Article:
You know what? Everyone was wrong about why they feel so good about Kenyan Drake. There's no other way to say it. And, oddly enough, you'll feel better about being wrong, too.
Let Drake tell it, though. Because ever since the season ended, the floated statistic about what he brings the Dolphins is how he rushed for more yards over the final five games than any NFL running back.
"People always use that, 'I had the most rushing yards ... ,' " Drake said.
It's true. You can look it up. Those 444 yards salvaged some hope from a season without enough of it. But here's the really telling part: Drake isn't buying that statistic. He has good reason, too.
"Todd (Gurley) didn't play the last game," he said of the Rams running back. "He didn't need to since they were in the playoffs."
Kansas City's Kareem Hunt didn't play that last game, either, Drake notes. Nor did Pittsburgh's Le'Veon Bell, if we're keeping score. And, well, wasn't everyone keeping score by saluting Drake's rushing total?
"I'd pat myself on the back, but it was by default," he said of that year-end rushing stat.
There are two overriding points here. One: Drake really has some work to do on his ego act. He's the man now, right? He could have puffed his chest, unleashed some personality and simply said he was so proud of what's a manufactured statistic, anyway, involving those final five games, if he'd wanted.
Point No. 2: Don't you feel better that about Drake that he called everyone out on that stat?
On Tuesday, Drake said his rookie season two years ago was a, "big learning experience, because at the end of the day I wasn't mentally prepared to handle the work load." He said last year was another kind of education, "from waking up one morning and realizing you traded your starting running back so you're going to get a lot more bulk of the carries."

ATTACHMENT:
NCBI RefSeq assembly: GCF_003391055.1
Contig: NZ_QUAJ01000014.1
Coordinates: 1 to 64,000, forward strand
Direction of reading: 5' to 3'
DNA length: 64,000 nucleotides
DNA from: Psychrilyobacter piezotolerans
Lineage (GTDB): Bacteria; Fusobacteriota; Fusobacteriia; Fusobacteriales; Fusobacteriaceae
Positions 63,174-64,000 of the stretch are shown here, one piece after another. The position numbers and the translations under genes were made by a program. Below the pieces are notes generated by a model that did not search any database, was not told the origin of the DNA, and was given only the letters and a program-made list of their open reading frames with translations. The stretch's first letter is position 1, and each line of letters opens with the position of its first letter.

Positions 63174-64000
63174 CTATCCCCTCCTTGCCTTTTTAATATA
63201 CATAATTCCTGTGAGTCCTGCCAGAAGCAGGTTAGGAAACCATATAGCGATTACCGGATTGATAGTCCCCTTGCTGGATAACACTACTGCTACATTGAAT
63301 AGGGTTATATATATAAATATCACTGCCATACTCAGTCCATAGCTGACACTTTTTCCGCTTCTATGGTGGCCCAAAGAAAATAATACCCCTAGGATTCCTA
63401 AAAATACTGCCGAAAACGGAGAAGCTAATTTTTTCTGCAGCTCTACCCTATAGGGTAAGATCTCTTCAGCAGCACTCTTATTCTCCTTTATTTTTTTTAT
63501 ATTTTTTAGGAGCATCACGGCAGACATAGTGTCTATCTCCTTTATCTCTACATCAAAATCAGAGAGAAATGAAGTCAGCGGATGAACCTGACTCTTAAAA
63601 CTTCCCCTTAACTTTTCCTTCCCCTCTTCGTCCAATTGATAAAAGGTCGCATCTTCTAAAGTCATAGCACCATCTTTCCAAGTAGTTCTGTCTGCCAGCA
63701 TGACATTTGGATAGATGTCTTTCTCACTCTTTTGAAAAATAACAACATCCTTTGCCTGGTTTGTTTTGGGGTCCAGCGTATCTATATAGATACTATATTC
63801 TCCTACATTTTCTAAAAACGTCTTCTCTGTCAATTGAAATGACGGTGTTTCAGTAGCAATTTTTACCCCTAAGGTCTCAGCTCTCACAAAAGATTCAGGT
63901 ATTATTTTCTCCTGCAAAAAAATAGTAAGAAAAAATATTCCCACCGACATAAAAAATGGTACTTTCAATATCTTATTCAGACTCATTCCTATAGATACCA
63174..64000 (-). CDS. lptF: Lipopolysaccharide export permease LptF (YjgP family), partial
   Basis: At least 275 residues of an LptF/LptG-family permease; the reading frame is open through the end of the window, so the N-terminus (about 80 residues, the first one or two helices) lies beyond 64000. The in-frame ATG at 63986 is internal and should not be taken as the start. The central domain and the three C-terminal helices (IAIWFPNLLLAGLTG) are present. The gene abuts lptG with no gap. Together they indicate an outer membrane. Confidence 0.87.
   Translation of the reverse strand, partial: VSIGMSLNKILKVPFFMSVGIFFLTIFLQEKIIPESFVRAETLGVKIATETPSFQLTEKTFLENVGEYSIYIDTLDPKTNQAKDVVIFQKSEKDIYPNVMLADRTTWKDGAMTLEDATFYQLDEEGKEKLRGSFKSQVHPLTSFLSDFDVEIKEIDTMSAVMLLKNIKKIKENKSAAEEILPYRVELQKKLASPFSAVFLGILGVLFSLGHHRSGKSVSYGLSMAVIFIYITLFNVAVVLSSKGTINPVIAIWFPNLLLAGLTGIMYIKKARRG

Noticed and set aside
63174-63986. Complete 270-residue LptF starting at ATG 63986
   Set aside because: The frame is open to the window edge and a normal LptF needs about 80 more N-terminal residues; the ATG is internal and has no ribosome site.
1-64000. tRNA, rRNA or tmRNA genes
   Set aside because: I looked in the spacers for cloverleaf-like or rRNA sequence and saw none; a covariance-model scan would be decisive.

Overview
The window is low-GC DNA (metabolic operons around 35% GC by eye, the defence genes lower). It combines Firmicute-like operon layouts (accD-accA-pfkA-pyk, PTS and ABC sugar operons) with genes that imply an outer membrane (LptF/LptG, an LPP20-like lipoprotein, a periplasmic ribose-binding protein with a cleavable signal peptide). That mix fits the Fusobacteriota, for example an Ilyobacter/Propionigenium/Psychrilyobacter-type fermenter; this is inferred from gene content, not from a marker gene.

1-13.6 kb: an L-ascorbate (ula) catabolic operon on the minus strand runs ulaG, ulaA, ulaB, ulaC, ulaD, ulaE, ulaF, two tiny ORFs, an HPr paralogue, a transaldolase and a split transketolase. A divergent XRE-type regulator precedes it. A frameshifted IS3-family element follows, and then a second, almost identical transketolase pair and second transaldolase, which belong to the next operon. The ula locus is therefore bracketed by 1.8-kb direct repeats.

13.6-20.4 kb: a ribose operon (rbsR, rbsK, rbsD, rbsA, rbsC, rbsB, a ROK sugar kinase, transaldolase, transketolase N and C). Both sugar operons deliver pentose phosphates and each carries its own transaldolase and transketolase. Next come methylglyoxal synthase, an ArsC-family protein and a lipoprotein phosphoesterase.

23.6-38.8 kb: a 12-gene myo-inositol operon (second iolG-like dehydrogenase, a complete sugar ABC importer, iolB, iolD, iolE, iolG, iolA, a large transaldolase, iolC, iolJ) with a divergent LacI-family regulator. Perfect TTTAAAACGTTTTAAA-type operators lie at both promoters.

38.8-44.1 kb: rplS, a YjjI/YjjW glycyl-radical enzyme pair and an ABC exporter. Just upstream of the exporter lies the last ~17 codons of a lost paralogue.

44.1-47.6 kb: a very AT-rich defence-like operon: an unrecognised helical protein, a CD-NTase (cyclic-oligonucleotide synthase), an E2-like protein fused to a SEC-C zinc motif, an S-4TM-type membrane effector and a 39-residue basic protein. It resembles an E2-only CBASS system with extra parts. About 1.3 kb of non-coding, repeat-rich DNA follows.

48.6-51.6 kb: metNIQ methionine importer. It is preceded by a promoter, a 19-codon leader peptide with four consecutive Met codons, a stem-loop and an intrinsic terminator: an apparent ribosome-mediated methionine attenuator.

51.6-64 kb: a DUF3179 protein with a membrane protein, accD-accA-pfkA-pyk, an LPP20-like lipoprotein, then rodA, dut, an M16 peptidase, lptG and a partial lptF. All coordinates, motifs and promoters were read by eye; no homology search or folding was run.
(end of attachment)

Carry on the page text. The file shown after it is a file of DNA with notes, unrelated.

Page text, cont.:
He then learned he could do what he thought he could all along. He could handle the load, at least over five games, which is different than over a full season. But that confidence is something players need.
Guard Jesse Davis said his first start last year against Baltimore erased the self-doubt of whether he was good enough to play at this level. In some form, Drake was also buoyed by his performance in the aftermath of Jay Ajayi's midseason trade to Philadelphia.
That's good, because the Dolphins need Drake to be a sure thing this year. They're counting on so many young-ish uncertainties — DeVante Parker, Laremy Tunsil, Charles Harris — that they can't have Drake take a step backward. He sees his football education progressing.
"I'm the longest tenured running back on the team," Drake said. "You think, two years ago, I came here as a fresh face to this. Funny how time flies."
That's sports. Last May, Ajayi seemed like the most irreplaceable Dolphin. Now Drake seems a better option. But then, one year's disappointments lead to next years' hopes.
"We lost a bit of fire," cornerback Bobby McCain said Tuesday of the defense. "That won't happen again."
"We're all playing for one another, we're all rooting for one another," safety T.J. McDonald said of the revamped "culture."
It's May. Every team is happy. We'll see where it goes. But one thing the Dolphins don't have to worry about is Drake getting too caught up in the way he finished the season. He'll point out the numbers don't really add up.
Besides, if it's numbers he wants to be impressed by, Frank Gore works with him every day now. Gore is 35. He ranks fifth in all-time rushing yards. He's 75 yards from Curtis Martin in fourth place. He'll be a first-ballot Hall of Famer when the time comes.
"He works out like he's a first-year, second-year guy," Drake said.
Drake is a third-year guy. He sounds ready to be the guy, too. We'll see if he can over a full season soon enough. But one thing you don't have to worry about is him flexing his ego and over-valuating his five good games from last year.
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